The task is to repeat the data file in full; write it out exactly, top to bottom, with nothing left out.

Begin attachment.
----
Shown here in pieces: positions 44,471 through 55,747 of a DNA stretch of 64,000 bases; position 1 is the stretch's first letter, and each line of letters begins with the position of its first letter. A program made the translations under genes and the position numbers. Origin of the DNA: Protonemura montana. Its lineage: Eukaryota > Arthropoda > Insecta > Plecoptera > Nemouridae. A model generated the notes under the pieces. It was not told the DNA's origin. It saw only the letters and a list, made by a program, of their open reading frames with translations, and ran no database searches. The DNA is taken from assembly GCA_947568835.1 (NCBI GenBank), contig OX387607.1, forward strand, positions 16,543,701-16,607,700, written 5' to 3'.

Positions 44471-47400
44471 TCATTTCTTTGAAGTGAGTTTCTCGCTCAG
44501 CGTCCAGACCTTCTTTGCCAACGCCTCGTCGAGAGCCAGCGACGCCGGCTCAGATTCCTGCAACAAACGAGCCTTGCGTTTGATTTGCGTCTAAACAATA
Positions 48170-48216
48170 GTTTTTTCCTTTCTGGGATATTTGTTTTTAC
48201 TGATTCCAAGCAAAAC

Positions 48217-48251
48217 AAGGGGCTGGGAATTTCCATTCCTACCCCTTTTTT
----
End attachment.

Shown here in pieces: positions 44,471 through 55,747 of a DNA stretch of 64,000 bases; position 1 is the stretch's first letter, and each line of letters begins with the position of its first letter. A program made the translations under genes and the position numbers. Origin of the DNA: Protonemura montana. Its lineage: Eukaryota > Arthropoda > Insecta > Plecoptera > Nemouridae. A model generated the notes under the pieces. It was not told the DNA's origin. It saw only the letters and a list, made by a program, of their open reading frames with translations, and ran no database searches. The DNA is taken from assembly GCA_947568835.1 (NCBI GenBank), contig OX387607.1, forward strand, positions 16,543,701-16,607,700, written 5' to 3'.

Positions 44471-47400
44471 TCATTTCTTTGAAGTGAGTTTCTCGCTCAG
44501 CGTCCAGACCTTCTTTGCCAACGCCTCGTCGAGAGCCAGCGACGCCGGCTCAGATTCCTGCAACAAACGAGCCTTGCGTTTGATTTGCGTCTAAACAATA
Positions 48170-48216
48170 GTTTTTTCCTTTCTGGGATATTTGTTTTTAC
48201 TGATTCCAAGCAAAAC

Positions 48217-48251
48217 AAGGGGCTGGGAATTTCCATTCCTACCCCTTTTTT